Meteorology The Study of Atmosphere and its Processes
Weather vs. Climate Weather is the day-to-day atmospheric conditions in a specific time and place. Climateis the average weather conditions in a specific location over a long period of time. To be classified as climate the weather conditions are usually recorded over a 30 year period.
History of the Atmosphere Like everything else in the natural universe, Earth’s atmosphere has been continually evolving since its birth approximately 4.6 billion years ago. It is theorized that Earth is now in its fourth major atmosphere.
Earth’s First Atmosphere Earth’s first atmosphere was believed to be composed mainly of hydrogen and helium. However, due to Earth’s small size and low gravitational pull, scientists suggest that the gases were not able to be held in place and were simply lost to space.
Earth’s Second Atmosphere As Earth grew in size and mass so did its gravitational pull. The second atmosphere is believed to be composed mainly of CO2, Sulfur Dioxide (SO2), H2O vapor, and Nitrogen (N2) that came from the “outgassing” of volcanoes that covered Earth’s newly formed crust.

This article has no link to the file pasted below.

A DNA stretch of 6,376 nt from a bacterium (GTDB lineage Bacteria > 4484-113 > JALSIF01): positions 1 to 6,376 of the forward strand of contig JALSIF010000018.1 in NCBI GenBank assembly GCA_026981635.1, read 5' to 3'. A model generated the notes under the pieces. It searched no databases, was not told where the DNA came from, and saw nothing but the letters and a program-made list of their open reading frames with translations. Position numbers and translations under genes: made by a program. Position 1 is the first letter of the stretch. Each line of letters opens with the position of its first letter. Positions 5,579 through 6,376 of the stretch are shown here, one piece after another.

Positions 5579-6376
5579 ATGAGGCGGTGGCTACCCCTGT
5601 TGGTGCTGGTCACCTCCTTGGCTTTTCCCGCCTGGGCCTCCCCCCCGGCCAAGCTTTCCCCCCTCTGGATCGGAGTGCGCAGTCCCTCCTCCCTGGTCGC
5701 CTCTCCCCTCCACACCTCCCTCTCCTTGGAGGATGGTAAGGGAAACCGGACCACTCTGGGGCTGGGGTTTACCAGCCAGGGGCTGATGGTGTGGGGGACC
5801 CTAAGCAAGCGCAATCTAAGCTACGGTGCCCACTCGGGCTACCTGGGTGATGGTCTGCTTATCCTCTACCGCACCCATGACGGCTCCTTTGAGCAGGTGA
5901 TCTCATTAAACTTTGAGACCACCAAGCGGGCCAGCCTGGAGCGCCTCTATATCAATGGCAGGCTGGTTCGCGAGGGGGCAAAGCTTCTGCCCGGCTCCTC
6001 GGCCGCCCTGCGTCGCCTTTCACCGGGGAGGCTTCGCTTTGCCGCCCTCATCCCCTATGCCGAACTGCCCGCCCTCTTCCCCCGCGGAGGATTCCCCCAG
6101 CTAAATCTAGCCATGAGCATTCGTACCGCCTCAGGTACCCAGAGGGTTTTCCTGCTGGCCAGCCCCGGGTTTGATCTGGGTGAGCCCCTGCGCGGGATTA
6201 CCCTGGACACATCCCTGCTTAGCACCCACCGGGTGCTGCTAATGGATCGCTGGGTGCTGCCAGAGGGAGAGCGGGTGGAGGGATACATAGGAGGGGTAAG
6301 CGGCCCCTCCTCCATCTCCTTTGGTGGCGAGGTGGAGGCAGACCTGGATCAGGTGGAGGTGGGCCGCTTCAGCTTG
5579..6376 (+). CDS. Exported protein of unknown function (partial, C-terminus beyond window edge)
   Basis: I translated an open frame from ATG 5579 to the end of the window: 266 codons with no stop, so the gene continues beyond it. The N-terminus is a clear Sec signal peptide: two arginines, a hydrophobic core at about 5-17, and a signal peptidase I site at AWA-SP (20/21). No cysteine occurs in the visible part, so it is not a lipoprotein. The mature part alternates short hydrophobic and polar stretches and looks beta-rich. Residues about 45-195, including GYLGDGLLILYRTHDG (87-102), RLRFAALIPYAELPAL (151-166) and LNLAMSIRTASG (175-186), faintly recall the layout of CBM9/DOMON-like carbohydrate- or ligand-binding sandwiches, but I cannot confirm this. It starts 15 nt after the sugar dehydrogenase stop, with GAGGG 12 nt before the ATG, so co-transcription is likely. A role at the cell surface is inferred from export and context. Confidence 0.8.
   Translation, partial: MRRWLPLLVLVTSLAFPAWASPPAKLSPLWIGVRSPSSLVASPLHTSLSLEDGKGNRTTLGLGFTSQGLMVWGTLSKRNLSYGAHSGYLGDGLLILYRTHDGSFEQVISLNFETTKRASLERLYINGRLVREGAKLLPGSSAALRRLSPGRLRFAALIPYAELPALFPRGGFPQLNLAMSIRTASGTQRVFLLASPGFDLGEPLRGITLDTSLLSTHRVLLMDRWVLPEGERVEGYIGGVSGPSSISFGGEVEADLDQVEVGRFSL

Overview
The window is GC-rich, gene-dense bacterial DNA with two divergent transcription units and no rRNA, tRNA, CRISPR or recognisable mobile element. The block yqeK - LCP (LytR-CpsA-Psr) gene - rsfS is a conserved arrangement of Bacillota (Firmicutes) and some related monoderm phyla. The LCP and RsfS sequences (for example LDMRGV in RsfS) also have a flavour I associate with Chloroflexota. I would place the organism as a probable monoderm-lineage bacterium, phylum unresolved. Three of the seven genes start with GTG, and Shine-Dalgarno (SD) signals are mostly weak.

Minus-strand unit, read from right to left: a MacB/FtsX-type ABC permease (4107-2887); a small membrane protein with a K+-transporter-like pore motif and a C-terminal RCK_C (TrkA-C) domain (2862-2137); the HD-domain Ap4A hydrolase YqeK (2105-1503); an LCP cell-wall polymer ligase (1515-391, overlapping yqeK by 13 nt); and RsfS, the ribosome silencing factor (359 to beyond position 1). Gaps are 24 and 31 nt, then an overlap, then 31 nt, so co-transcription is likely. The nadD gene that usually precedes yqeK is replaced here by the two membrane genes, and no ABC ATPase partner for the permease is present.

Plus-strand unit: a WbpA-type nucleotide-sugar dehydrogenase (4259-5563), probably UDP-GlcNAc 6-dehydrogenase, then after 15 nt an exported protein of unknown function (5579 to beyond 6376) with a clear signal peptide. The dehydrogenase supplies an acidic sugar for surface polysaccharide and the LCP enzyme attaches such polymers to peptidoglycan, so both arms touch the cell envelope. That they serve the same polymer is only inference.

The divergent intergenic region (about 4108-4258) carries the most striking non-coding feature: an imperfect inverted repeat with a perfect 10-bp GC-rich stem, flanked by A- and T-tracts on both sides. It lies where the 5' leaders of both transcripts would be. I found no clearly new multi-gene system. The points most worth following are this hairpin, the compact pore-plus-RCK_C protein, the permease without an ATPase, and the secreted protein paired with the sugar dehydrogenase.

Earth’s Third Atmosphere In this atmosphere it is theorized that cyanobacteria multiplied, converting a CO2 rich atmosphere into a oxygen rich atmosphere. In this new atmosphere, single cell organisms would have begun to evolve into more advanced multicellular organisms. The biodiversity of life on our planet began.
Fourth Atmosphere The fourth atmosphere is our atmosphere. Our atmosphere is composed of two classes of gases: Permanent Gases which remain relatively constant and Variable gases which are mainly associated with atmospheric cycles.
Earth’s Permanent Gases Some of earth’s atmospheric gases are considered to be permanent because their percentages are stable and constant. The three main gases include: • Nitrogen – 78% • Oxygen - 21% • Argon - .93%
Variable Gases Some of Earth’s gases are considered to be variable because they are constantly changing in cycles. The main variable gases include: 1. Water Vapor - .25% (Hydrologic Cycle) 2. Carbon Dioxide - .036% (Carbon Cycle) 3. Ozone - .01% 4. Methane - .01% (normal level, currently1.7%)
Aerosols Aerosols are Small solid particles and liquid droplets in the air. (Not including: water vapor and precipitation) Forms from natural and human processes In a normal human breath, our lungs takes in approx. 1000 cm3 ,(1 Liter), of air. As a result, approx. 1 million aerosols are taken into our lungs several times a minute, or about 2 tablespoonsof solids each day. Condensation Nuclei: Necessary for Cloud formation, and precipitation to form.